Wednesday March 27, 2019
Somali soldiers are on patrol at Sanguuni military base, about 450 km south of Mogadishu, Somalia. Crédit : Mohamed ABDIWAHAB / AFP
Without Borders (RSF) hails the unprecedented arrest of two Somali
soldiers on charges of torturing and threatening two reporters, and
urges the authorities to systematically punish all those responsible for
crimes of violence against journalists in what is one of Africa’s most
dangerous countries for media personnel.
for crimes of violence against journalists has always been the norm in
Somalia until the two soldiers were arrested on 24 March and placed in
preventive detention on charges of “torture” and “threats” brought by
the armed forces attorney-general in connection with their treatment of
two reporters on 18 February.
The two journalists, Abdullahi Dahir Abdi and Said Warsame Sabriye,
who work for the video news production company Dhanbaal, were on foot
in Mogadishu on 18 February, interviewing passers-by about the lockdown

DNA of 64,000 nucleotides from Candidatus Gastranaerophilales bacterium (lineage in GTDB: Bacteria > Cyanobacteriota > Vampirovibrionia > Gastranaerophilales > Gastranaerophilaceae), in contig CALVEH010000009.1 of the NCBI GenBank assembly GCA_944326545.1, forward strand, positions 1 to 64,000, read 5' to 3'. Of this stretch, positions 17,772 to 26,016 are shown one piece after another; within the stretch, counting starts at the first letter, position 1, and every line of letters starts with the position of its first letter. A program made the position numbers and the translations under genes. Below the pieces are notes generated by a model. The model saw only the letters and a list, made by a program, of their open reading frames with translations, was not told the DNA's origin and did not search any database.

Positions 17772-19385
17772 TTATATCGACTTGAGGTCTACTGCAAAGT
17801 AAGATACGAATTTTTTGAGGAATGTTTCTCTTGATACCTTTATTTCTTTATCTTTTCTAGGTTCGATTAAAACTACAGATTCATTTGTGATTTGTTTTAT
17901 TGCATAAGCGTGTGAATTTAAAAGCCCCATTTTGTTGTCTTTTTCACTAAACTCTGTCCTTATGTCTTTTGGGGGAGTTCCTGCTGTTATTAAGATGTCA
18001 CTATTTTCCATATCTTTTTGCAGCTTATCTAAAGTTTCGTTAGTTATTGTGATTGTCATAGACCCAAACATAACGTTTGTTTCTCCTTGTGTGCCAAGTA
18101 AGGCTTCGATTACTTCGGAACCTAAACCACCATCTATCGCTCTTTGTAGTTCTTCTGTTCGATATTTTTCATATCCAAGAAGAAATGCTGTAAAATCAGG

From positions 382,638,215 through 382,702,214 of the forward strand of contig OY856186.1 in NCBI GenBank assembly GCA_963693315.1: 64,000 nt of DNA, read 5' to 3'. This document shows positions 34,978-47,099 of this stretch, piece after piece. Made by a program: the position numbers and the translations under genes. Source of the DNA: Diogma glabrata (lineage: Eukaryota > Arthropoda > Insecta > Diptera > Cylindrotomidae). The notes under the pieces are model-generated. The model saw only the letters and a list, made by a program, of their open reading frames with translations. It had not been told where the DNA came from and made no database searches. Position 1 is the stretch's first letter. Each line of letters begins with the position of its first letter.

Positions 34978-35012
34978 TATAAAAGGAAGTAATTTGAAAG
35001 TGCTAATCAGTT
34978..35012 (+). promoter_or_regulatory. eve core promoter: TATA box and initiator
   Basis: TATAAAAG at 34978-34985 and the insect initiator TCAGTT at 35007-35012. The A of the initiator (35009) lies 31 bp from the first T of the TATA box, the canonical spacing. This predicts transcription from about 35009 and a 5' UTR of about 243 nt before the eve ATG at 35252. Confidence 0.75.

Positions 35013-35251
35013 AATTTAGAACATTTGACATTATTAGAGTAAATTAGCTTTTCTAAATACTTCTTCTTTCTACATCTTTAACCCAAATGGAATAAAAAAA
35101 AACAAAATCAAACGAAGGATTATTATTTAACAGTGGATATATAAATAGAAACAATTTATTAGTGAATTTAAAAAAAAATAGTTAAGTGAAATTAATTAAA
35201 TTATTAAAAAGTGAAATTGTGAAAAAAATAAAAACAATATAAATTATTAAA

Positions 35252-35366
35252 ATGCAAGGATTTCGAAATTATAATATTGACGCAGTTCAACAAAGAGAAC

in some of its streets, when they were arrested and handcuffed by the
two soldiers and then made to lie face down on the sidewalk with their feet tied to the hands.
Although the journalists had committed no crime, they were forced to
remain in this humiliating and painful position for an hour and a half
before the soldiers handed them over to the police, who finally released
“These unprecedented arrests of the two soldiers, which were
decided at the highest state level, set an important precedent for the
fight against impunity in Somalia,” said Arnaud Froger, the head of RSF’s Africa desk.“It
is essential that the authorities continue to move in this direction so
that the prosecution and punishment of those responsible for abuses
against journalists become systematic. We urge the authorities to
demonstrate the same determination by arresting the police officer who
gunned down a journalist in cold blood last July.”
Somalia continues to be one of Africa’s deadliest countries for media
personnel, with three journalists killed in connection with their work
last year. Two were killed by the Islamist militant group Al-Shabaab.
The third, Abdirisaq Qasim Iman, a reporter for the privately-owned TV channel SBS,
was shot dead by a policeman during an argument at a checkpoint in
Mogadishu on 25 July. Although the policeman’s identity is known, he has
yet to be arrested.
Somali is ranked 168th out of 180 countries in RSF’s 2018 World Press Freedom Index.